Updated: Aug 18, 2021
Author: Emily Courtney
I hate bowhunting. It’s difficult. And when there’s a much easier way to achieve the same end, I find it infuriating to torture myself into doing it the hard way. But that’s also why I love it. Many of my bowhunting friends find themselves in this same paradox. It’s the challenge that draws hunters in to this particular weapon of choice, and it’s that same challenge that also causes most of us to threaten to hurl our bows into a lake at least once a season.
I resisted the trend for a few seasons when it first became popular again around my junior high years. I finally caved sometime during high school. I couldn’t resist having an extra month at the beginning and end of my deer season anymore, even if I did have to use a bow. At that time, I’d only been hunting “seriously” for about four or five years, but I felt like it had always been a part of my life. I grew up in a hunting family, tagging along to the blind as a little kid with my grandpa and dad. As I grew into my teen years, my brother pulled me closer to the lifestyle, taught me, and helped me become a hunter in my own right, and he was the main force urging me to pick up a bow.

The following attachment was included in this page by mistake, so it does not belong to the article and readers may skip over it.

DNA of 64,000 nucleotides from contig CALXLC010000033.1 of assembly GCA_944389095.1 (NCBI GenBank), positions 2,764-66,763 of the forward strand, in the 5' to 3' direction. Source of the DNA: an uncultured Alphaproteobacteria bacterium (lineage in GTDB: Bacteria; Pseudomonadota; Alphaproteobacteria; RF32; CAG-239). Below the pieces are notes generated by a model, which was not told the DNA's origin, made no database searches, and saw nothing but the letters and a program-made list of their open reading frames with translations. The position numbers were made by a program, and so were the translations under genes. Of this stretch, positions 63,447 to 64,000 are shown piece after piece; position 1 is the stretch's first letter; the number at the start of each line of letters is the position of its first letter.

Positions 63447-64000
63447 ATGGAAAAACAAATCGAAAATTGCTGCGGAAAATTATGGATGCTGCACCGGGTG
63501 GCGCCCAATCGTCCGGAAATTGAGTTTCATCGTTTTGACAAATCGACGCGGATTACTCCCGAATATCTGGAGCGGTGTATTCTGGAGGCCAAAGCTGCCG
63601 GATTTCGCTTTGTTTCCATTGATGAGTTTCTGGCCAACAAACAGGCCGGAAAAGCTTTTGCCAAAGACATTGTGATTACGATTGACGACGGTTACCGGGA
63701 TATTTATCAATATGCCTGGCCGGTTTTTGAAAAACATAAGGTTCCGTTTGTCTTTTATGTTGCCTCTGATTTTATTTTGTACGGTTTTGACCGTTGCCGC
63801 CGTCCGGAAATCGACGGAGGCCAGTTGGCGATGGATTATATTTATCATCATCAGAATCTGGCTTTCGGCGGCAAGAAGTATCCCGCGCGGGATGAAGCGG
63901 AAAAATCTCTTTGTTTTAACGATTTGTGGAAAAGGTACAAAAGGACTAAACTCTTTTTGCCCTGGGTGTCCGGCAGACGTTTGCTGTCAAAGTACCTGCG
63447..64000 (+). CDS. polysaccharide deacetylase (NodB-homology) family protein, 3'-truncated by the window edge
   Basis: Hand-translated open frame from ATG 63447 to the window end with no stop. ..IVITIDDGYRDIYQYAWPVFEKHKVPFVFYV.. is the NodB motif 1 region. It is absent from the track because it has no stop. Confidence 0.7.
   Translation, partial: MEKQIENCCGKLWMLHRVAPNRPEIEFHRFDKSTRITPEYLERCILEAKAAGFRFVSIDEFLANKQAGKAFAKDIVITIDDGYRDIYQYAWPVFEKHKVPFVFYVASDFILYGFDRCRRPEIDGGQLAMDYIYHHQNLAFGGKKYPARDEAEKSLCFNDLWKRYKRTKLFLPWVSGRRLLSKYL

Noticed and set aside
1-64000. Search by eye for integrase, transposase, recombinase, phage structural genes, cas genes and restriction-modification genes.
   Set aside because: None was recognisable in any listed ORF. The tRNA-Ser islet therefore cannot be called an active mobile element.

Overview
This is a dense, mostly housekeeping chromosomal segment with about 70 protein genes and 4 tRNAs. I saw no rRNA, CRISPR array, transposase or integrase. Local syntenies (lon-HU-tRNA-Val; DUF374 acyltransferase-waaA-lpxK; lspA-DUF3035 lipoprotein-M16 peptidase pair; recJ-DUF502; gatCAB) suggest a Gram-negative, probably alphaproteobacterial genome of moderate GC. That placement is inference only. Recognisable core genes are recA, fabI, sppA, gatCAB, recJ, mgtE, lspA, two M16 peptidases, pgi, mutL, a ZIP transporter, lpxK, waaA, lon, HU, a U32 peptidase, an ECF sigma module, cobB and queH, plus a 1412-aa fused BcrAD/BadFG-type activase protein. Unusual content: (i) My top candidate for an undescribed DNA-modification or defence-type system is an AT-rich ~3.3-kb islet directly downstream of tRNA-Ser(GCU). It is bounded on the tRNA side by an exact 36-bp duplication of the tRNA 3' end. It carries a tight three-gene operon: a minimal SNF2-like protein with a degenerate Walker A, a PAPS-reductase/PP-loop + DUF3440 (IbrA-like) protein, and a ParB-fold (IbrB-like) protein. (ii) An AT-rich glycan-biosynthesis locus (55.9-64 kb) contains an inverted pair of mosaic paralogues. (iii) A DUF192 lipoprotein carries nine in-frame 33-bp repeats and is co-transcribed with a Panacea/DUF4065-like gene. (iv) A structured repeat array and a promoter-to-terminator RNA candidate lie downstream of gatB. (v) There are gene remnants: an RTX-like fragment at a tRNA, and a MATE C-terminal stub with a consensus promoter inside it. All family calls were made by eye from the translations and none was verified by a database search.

I started out as a rifle hunter, which most kids do, or did back then. My resistance to try bowhunting in the first place was rooted in all of the same reasons that I still hate it now. The season begins when the weather is still summer-like, which to me, is not pleasant weather in which to hunt. You have to be closer to the deer to make a shot, which makes everything about the hunt itself more challenging. Mastery of the weapon is more challenging, and comes with more variables that can increase the chance of a missed or poor shot. It just seemed like so much more work to get the same thing, and I was doing just fine with my trusty .308. Ultimately though, my brother wanted me to try it, and I realized that it would result in more time in the woods with him, so I gave in. We found a used bow and he began giving me archery lessons. I took to it pretty well, and actually shot in some competitions in high school. It was all just to hone my bowhunting skills, though.